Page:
Saturday, December 2, 2017

Surname Saturday ~ GUPPY of Salem, Massachusetts


Reuben Guppy (about 1601 – about 1684), my 10th great grandfather, was first recorded in the New World in Ipswich, Massachusetts in 1641.  That same year he was recorded in Salem, too.  In 1641 he was also in court “for running away to the eastward from his wife, who was about to be confined in childbirth and for stealing, blasphemy, lying and swearing”.   He was sentenced to be whipped. 

See this letter in the John Winthrop Papers, Vol. 1 -5, 1557 - 1649 database at, Winthrop Papers, volume 4, pages 323 – 324.

"Thomas Gorges and Edward Godfrey to John Winthrop
To the Right Wor[shipfu]ll John Withrope Esqr. these present speed in Boston
Aggamenticus 1 March 1640/1
Most honoured Sir, one Reuben Guppy of late comminge into our plantation and pretendinge much Religeon and great zeal for the Ordinances of God was entertained by a planter, but since ther haue come diuers reports unto vs of his misdeameanors with you, and that fear of punishment doue him away, and likewise this day I haue reccaued a letter from Captain Vnderhill which expresseth the desier of Mr. Endicott to haue him returned which letter I haue sent you heerinclosd.  the desier we haue to satisfy his request, and to ridd such fellows out of our Prouince, which haue brought such a scandall on it haue caused vs to omitt noe opportunity of sendinge him, therfore by Sampson Salter, M[aste]r of the Makeshift you shall receaue him. resolued we are that this Prouince shall be noe refuge for Runnaways, for none comminge from another Plantation shall be entertained heer without a Certificate of good demeanour, or vppon the knowledge of some of the Inhabitants.  thus with our seruices tendered to you; commendinge you to the protection of the Almighty we Rest Yourse in all due respects

Reuben Guppy is a terrific Black Sheep ancestor, who was in and out of court records for the rest of his life.  He left a lot of records for theft, lawsuits, dodging rent, and for turning in his neighbors for various crimes.  My favorite was a record by Sargeant Dixie who had seen Guppy stuff a hen in his breeches. [Essex Antiquarian, Volume 3 (1899), page 191 from Salem Quarterly Court Records, dated 30: 1: 1641] In another interesting case in 1657 he accused his neighbor Richard Pitfold of bestiality. [Essex Antiquarian, Volume 11 (1907), page 135]  However, the origins of Reuben Guppy are still unknown, and his exact birth and death dates are still undiscovered.

By 1650 he owned a lot of land which he deeded to his son John in 1681. This land was left to the granddaughter, Bethia Guppy who married Thomas Marston.  The land left the family when it was sold to Mr. and Mrs. Marston, of Boston, in 1769 for three pounds, six shillings and eight pence [Essex Register of Deeds, Book 125, leaf 278].

In 1648 Reuben Guppy was in Agamenticus again (now York, Maine) where he was found to be estranged from his wife and brought back to Salem, Massachusetts by the authorities.  That same year the court ordered “That the 2 eldest children of Reuben Guppy be placed out, the boy till the age of 21 years and the mayde till the age of 18 years.”  The girl was probably my 9th great grandmother, Mary Guppy, who was placed with the Verin family, and then with the John Porter, Sr. family.  Mary Guppy married John Glover in 1661.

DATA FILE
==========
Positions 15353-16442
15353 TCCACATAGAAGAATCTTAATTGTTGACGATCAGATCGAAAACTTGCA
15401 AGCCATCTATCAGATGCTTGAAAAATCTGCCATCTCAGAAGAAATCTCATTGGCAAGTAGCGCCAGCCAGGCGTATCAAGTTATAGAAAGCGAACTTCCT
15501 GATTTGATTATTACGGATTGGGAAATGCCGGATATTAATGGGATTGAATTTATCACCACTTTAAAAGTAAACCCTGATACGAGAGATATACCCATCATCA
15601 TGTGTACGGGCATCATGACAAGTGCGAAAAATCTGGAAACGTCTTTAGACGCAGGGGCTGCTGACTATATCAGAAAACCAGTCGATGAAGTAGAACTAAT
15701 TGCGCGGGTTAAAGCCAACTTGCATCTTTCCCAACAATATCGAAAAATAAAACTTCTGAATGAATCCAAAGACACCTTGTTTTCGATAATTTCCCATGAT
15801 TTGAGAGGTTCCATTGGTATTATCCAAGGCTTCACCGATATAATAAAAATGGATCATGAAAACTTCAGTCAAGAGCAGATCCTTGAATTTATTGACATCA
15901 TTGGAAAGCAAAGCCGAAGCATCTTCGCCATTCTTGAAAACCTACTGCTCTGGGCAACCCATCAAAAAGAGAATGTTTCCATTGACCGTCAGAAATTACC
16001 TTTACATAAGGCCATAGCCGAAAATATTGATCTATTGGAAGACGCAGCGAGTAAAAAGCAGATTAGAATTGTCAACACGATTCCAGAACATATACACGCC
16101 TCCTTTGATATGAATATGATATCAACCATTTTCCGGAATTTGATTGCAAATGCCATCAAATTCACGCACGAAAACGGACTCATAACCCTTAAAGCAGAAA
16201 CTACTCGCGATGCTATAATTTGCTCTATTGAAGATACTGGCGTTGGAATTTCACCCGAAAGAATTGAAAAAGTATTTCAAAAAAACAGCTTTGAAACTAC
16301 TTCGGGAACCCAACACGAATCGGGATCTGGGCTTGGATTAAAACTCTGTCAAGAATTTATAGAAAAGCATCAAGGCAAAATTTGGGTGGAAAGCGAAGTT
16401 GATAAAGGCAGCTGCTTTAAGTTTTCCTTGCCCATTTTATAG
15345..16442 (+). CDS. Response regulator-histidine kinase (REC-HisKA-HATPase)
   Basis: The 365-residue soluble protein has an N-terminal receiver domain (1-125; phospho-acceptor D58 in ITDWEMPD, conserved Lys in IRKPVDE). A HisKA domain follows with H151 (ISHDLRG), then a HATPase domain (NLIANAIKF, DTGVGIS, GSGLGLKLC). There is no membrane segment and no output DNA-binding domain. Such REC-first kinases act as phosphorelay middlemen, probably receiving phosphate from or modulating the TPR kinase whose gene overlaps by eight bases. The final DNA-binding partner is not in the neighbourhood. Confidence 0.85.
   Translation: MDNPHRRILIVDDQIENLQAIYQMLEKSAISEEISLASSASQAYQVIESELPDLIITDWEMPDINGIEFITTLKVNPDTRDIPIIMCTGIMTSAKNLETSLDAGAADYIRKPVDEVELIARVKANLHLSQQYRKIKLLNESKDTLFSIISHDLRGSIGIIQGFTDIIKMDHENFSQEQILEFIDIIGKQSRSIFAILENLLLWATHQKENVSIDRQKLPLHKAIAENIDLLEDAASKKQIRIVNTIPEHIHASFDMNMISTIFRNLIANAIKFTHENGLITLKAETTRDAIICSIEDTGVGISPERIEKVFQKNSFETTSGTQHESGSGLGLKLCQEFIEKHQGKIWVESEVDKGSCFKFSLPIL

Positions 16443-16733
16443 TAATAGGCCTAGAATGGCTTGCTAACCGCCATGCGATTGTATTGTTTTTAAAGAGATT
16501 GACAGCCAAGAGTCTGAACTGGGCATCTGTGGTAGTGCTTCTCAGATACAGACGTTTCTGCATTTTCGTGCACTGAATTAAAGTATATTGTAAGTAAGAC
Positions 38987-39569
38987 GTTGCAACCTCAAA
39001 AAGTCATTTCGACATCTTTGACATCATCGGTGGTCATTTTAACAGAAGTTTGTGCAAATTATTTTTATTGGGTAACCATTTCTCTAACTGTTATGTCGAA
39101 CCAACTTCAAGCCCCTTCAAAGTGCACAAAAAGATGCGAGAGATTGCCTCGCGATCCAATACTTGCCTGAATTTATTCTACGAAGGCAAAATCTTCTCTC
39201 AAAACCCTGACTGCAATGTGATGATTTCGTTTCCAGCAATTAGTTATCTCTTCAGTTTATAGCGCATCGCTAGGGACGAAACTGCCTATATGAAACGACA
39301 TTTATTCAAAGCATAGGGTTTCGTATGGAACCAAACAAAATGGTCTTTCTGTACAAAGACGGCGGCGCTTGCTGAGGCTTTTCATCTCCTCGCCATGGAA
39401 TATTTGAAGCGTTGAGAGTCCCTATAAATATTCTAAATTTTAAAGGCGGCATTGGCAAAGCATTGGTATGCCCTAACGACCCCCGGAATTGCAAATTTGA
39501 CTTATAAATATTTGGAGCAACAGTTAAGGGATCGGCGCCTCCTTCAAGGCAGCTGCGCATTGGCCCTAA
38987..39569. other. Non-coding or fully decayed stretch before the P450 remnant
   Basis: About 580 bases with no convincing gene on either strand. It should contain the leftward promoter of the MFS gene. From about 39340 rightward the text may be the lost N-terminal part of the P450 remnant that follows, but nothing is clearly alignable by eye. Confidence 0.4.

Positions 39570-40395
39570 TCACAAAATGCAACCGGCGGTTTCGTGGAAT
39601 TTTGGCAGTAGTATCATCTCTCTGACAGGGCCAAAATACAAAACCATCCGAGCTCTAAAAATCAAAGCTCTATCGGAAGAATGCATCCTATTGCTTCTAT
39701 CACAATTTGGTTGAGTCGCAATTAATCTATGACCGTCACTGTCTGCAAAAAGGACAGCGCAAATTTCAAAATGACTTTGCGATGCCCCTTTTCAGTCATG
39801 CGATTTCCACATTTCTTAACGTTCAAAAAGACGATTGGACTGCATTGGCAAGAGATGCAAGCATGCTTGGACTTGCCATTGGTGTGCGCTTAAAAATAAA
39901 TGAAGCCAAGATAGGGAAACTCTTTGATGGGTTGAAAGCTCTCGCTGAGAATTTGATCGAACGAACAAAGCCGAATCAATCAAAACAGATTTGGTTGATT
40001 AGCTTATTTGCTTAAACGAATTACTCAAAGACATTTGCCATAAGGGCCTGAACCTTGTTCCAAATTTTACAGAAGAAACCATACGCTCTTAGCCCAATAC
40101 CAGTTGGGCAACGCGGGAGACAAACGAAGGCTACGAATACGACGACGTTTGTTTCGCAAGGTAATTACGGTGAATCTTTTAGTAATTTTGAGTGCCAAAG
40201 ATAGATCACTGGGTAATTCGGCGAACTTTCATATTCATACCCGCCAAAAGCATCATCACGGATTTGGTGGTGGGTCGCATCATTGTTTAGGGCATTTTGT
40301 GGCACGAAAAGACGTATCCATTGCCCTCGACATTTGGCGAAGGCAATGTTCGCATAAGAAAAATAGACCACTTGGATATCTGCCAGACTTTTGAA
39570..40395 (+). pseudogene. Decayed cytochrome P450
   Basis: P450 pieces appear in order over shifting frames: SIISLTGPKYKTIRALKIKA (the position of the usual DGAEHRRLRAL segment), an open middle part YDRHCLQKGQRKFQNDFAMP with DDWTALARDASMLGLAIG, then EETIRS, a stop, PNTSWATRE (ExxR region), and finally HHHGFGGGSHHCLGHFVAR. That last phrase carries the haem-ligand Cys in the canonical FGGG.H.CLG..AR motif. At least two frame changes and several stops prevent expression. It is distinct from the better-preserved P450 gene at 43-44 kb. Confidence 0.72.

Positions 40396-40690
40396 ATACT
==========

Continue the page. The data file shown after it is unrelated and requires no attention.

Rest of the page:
The Guppy family was involved in a famous 1684 robbery of 500 pounds known as “The Corwin Robbery” [History of Salem, by Sidney Perley, Volume III, pages 184 – 188].  Reuben Guppy, his son John Guppy, and Abigail (wife of son John) were all accused. John, a former servant in the home of George Corwin, and several other former servants, an African slave named David, and several neighbors, plotted to steal the money.  John Guppy was named as an accessory to the crime. Two others, William Godsoe and his wife, were sentenced to be branded with the letter B in the forehead. Thomas Gatchell, Nathaniel Pickman and John Collier were sentenced to pay treble damages, be severely whipped 39 stripes or pay ten pounds (I wonder which one they chose?)  According to History of Salem,  page 187“The branding was done by constable Flinder, for which he was paid two pounds. The Godsoes disappeared from Salem”. 

Reuben Guppy was still living in 1684.  He had deposed in court in 1665 that he was 60 years old, which would place his birth at about 1605.

Some GUPPY resources:

The History of Salem, by Sidney Perley
The Genealogical Dictionary of New England by James Savage, 1969, Volume II, page 324

My GUPPY lineage:

Generation 1:  Reuben Guppy, born about 1601 probably in England, died after 1684 in Salem, Massachusetts; married Eleanor or Ellen.  Four children.

Generation 2:  Mary Guppy, born about 1640; married 2 January 1661 in Salem to John Glover, son of Charles Glover and Elizabeth Unknown.  He was born about 1638 in Salem, and died May 1695 in Marblehead, Massachusetts. Eight children.

Generation 3:  Jonathan Glover m. Abigail Henderson
Generation 4:  Jonathan Glover m. Tabitha Bacon
Generation 5: Daniel Glover m. Hannah Jillings
Generation 6: Tabitha Glover m. Thomas Homan
Generation 7: Betsey Jillings Glover m. Jabez Treadwell
Generation 8: Eliza Ann Treadwell m. Abijah Hitchings
Generation 9:  Abijah Franklin Hitchings m. Hannah Eliza Lewis
Generation 10: Arthur Treadwell Hitchings m. Florence Etta Hoogerzeil
Generation 11: Gertrude Matilda Hitchings m. Stanley Elmer Allen


Heather Wilkinson Rojo, “Surname Saturday ~ GUPPY of Marblehead”, Nutfield Genealogy, posted December 2, 2017, ( accessed [access date]). 

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